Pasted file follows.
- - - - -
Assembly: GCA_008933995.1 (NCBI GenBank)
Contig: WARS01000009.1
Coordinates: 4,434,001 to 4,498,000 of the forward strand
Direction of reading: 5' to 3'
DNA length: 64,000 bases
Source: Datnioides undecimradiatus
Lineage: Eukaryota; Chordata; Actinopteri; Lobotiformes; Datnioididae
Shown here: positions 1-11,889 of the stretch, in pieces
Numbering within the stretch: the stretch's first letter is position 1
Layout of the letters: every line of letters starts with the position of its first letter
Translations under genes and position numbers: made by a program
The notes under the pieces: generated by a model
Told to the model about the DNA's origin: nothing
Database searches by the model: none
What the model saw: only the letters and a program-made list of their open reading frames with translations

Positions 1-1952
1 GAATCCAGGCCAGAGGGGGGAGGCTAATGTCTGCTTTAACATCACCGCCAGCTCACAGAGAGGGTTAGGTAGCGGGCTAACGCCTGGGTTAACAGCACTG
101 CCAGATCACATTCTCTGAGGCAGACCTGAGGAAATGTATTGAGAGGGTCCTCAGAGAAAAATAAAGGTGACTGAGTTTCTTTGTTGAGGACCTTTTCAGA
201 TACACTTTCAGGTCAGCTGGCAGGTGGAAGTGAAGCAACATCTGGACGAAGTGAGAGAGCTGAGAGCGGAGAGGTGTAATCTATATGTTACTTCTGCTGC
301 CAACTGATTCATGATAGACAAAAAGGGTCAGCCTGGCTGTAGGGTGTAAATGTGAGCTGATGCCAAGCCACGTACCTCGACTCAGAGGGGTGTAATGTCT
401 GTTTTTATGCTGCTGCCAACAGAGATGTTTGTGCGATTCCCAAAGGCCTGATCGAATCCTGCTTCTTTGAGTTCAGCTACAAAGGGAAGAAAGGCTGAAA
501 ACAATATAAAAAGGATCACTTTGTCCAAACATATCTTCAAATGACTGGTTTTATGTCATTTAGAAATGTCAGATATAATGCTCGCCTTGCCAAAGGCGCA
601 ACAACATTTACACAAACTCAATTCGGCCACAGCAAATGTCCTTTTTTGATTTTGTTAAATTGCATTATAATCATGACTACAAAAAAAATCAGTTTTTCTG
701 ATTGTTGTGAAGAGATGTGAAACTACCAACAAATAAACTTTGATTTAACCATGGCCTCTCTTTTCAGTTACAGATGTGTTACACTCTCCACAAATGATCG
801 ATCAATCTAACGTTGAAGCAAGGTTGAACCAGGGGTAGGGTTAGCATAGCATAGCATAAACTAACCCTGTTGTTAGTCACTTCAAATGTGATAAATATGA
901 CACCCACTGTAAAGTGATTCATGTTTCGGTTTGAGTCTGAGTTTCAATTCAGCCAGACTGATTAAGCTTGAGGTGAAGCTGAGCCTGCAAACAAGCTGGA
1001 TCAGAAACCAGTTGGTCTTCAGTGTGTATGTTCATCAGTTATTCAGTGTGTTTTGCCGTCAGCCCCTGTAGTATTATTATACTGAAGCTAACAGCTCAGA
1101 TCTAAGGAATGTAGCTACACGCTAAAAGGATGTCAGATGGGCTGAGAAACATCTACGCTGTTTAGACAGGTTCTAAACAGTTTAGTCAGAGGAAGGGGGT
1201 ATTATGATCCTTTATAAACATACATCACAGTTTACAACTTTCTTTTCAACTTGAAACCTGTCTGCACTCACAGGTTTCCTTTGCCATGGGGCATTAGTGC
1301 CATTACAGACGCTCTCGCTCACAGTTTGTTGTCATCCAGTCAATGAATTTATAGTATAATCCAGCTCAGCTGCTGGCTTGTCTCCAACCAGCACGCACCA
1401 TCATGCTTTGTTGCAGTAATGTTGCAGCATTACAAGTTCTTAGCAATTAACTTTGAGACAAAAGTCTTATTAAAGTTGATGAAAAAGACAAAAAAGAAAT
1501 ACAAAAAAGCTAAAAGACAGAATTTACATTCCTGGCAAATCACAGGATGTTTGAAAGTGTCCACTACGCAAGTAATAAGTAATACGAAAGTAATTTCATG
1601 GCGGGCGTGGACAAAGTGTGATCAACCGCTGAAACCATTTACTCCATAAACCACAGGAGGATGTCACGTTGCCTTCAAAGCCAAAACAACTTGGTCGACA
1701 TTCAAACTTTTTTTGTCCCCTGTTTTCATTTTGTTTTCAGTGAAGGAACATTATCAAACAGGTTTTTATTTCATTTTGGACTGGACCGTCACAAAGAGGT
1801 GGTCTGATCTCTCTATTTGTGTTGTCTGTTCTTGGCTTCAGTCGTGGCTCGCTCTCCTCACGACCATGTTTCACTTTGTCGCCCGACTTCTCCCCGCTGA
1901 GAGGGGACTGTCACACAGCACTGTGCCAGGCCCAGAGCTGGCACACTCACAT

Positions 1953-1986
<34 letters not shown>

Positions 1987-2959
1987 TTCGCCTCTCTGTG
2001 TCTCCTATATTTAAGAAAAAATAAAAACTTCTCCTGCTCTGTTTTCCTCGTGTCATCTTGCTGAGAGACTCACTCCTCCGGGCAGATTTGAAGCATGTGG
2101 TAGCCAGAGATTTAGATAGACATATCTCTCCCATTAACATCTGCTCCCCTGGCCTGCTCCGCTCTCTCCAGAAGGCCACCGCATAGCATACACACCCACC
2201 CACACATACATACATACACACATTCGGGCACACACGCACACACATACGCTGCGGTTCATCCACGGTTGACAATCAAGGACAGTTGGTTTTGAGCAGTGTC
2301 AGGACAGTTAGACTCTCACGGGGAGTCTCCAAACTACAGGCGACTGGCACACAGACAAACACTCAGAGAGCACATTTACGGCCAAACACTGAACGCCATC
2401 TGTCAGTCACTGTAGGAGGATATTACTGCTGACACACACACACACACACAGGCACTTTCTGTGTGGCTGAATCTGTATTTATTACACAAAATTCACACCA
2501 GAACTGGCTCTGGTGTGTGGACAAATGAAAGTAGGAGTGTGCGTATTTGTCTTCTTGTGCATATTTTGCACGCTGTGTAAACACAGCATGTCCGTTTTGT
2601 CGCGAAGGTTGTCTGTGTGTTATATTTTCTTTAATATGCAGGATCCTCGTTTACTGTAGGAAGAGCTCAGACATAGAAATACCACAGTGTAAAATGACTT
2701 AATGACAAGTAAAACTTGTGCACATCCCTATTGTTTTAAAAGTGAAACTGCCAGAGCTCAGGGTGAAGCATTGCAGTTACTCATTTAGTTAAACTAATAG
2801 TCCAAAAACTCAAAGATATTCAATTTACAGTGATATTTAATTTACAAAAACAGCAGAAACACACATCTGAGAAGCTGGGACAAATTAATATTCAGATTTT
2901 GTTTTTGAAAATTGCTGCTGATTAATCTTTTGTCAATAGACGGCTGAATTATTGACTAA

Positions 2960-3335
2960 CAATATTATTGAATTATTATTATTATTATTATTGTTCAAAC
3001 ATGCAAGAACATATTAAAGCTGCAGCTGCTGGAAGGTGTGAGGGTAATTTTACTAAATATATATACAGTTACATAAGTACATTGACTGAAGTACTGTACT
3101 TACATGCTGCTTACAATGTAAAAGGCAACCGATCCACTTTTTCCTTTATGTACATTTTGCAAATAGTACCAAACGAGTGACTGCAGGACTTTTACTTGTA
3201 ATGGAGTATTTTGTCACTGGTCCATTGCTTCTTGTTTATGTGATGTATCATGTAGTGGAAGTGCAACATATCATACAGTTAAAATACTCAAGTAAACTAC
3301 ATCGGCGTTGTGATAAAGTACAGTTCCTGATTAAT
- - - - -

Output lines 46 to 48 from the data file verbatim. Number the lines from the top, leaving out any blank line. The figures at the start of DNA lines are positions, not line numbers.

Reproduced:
2501 GAACTGGCTCTGGTGTGTGGACAAATGAAAGTAGGAGTGTGCGTATTTGTCTTCTTGTGCATATTTTGCACGCTGTGTAAACACAGCATGTCCGTTTTGT
2601 CGCGAAGGTTGTCTGTGTGTTATATTTTCTTTAATATGCAGGATCCTCGTTTACTGTAGGAAGAGCTCAGACATAGAAATACCACAGTGTAAAATGACTT
2701 AATGACAAGTAAAACTTGTGCACATCCCTATTGTTTTAAAAGTGAAACTGCCAGAGCTCAGGGTGAAGCATTGCAGTTACTCATTTAGTTAAACTAATAG